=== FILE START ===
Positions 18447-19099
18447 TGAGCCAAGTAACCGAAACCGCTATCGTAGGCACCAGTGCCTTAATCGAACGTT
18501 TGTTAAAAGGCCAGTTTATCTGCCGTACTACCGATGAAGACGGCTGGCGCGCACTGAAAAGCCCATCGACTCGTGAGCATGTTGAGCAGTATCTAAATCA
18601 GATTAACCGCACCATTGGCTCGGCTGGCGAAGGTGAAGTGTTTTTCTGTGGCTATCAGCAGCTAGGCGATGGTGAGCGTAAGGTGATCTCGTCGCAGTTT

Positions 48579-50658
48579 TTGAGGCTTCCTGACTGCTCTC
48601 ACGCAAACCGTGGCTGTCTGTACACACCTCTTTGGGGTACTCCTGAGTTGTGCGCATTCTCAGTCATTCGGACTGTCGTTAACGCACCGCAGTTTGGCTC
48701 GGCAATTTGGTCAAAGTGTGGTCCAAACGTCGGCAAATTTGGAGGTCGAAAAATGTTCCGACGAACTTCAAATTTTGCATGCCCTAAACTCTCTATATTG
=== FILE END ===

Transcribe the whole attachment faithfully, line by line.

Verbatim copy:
Positions 18447-19099
18447 TGAGCCAAGTAACCGAAACCGCTATCGTAGGCACCAGTGCCTTAATCGAACGTT
18501 TGTTAAAAGGCCAGTTTATCTGCCGTACTACCGATGAAGACGGCTGGCGCGCACTGAAAAGCCCATCGACTCGTGAGCATGTTGAGCAGTATCTAAATCA
18601 GATTAACCGCACCATTGGCTCGGCTGGCGAAGGTGAAGTGTTTTTCTGTGGCTATCAGCAGCTAGGCGATGGTGAGCGTAAGGTGATCTCGTCGCAGTTT

Positions 48579-50658
48579 TTGAGGCTTCCTGACTGCTCTC
48601 ACGCAAACCGTGGCTGTCTGTACACACCTCTTTGGGGTACTCCTGAGTTGTGCGCATTCTCAGTCATTCGGACTGTCGTTAACGCACCGCAGTTTGGCTC
48701 GGCAATTTGGTCAAAGTGTGGTCCAAACGTCGGCAAATTTGGAGGTCGAAAAATGTTCCGACGAACTTCAAATTTTGCATGCCCTAAACTCTCTATATTG